My preference is to rack as many times as I need to until all the sediment is left behind, then I’ll let the wine bulk age in the carboy undisturbed for a minimum of 6 months to a year before bottling. Like I’ve mentioned before, patience is needed in winemaking!
Riddle me this… I kid, I kid! Riddling is also known as “Rémuage” in French, part of the Méthode Champenoise process whereby bottles of sparkling wine are successively turned and gradually tilted upside down so that sediment settles into the necks of the bottles in preparation for degorgement.
Interesting story – Madame Nicole-Barbe Clicquot objected to the often cloudy appearance of Champagnes of the early 1800s. Upon her husband’s untimely death, the young widow became head of Champagne Clicquot. Determined to improve the appearance of her product, she found that shaking the bottles loosed sediment stuck to their sides.
The sediment would eventually settle to the bottom, if the bottles were left upright. To get the deposits closer to the neck, she used gravity, cutting holes in her kitchen table to place the bottles upside down. In 1810, she employed Anton Muller to improve and refine the process that came to be called riddling.
Instead of using remodeled kitchen tables, bottles are placed at a forty-five degree angle, necks-down, in specially built “A-frame” racks, called pupitres, or in modern times, a ‘riddling rack’. A worker grabs the bottom of each bottle, giving it a small shake, an abrupt back and forth twist, and while slightly increasing the tilt, drops it back in the rack. This action recurs every one to three days over a period of several weeks.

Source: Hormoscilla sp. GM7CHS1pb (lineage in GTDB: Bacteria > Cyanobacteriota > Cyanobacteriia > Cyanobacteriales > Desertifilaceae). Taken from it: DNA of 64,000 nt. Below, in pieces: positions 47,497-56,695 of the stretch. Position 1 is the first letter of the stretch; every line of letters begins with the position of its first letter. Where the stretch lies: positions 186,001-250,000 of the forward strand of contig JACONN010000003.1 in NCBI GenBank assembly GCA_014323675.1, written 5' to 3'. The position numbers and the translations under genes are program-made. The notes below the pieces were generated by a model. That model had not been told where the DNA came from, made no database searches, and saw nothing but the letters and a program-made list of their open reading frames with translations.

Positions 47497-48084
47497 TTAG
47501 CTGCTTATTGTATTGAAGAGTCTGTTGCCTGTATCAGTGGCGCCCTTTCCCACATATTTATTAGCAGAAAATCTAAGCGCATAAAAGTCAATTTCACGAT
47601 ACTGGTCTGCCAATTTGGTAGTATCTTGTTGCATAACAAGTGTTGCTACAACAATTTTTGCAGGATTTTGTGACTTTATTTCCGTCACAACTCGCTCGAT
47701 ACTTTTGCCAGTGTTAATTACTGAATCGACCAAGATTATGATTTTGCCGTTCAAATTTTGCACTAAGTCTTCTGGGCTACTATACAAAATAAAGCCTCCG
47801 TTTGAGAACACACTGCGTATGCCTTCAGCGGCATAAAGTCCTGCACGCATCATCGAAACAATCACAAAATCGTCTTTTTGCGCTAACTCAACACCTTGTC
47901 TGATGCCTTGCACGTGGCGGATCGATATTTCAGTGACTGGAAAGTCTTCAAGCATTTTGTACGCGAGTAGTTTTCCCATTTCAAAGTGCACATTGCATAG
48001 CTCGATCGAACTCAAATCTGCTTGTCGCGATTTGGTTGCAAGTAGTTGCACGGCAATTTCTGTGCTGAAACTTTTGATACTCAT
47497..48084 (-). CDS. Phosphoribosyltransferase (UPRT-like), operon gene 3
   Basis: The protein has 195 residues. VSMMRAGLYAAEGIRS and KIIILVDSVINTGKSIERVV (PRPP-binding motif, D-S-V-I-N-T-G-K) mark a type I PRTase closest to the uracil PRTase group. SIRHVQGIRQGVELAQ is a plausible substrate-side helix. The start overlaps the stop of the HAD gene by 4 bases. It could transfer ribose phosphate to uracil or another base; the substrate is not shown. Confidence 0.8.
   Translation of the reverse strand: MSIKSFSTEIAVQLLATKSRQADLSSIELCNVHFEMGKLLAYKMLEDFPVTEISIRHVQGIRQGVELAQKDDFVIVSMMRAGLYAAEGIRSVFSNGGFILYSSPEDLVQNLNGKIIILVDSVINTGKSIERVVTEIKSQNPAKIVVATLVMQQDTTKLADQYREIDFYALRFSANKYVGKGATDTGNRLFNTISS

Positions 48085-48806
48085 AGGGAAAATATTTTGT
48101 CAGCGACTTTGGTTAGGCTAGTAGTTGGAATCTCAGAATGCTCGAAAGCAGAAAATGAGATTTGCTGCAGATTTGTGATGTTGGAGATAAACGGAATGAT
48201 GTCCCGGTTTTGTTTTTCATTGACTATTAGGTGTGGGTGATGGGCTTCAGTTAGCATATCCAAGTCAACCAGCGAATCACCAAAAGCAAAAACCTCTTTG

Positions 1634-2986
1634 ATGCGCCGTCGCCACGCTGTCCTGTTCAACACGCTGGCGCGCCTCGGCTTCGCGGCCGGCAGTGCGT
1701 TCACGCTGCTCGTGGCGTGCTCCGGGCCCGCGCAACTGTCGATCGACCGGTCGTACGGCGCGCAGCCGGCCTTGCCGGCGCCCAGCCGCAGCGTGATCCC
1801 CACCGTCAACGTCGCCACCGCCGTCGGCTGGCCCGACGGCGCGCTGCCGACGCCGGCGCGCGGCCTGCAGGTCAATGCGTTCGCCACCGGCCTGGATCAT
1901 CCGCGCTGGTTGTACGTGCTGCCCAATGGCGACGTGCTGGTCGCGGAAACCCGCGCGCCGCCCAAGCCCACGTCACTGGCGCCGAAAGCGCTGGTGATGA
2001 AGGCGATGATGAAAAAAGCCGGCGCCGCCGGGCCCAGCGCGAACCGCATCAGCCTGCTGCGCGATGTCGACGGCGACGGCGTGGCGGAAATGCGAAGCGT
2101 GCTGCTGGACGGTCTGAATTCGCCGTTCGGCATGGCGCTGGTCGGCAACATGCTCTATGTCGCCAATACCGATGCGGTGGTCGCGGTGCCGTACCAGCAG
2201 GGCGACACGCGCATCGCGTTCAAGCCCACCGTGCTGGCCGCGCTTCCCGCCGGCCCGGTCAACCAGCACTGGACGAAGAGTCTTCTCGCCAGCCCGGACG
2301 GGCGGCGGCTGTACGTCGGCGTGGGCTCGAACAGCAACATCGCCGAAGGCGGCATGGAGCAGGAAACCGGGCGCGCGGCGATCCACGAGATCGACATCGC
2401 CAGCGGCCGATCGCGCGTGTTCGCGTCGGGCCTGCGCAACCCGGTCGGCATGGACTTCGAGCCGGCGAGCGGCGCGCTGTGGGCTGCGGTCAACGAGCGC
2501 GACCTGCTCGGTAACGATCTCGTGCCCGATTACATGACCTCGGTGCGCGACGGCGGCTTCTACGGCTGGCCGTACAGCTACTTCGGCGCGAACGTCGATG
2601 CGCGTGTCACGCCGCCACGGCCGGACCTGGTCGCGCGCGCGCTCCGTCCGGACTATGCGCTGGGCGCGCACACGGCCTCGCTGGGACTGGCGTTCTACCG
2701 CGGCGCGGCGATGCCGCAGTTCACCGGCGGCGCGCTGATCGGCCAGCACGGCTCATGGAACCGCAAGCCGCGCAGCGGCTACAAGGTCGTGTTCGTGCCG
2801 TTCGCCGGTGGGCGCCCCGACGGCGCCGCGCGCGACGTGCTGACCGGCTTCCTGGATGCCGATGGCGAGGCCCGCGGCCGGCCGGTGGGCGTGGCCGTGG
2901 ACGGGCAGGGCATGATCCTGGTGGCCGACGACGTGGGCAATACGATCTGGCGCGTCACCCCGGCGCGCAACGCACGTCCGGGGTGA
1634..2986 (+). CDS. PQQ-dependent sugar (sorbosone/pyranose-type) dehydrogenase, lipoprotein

The shaking and twist is intended dislodge particles that have clung to the glass and prevent the sediments from caking in one spot; the tilt and drop encourage the particles, assisted by gravity, to move ever more downward; the time in between riddlings allows the particles to settle out of solution again.
When riddling is finished, the sediment collected in the bottle neck is frozen to form a “plug” which the next step in the process removes (dégorgement or “disgorging”). After adjusting the level of fill and setting the sweetness (with dosage), then all that’s left is to cork them with champagne corks, secure the famous wires and foil, and then let it ‘rest’ for a time (not necessarily age, but that’s always good, too) and enjoy!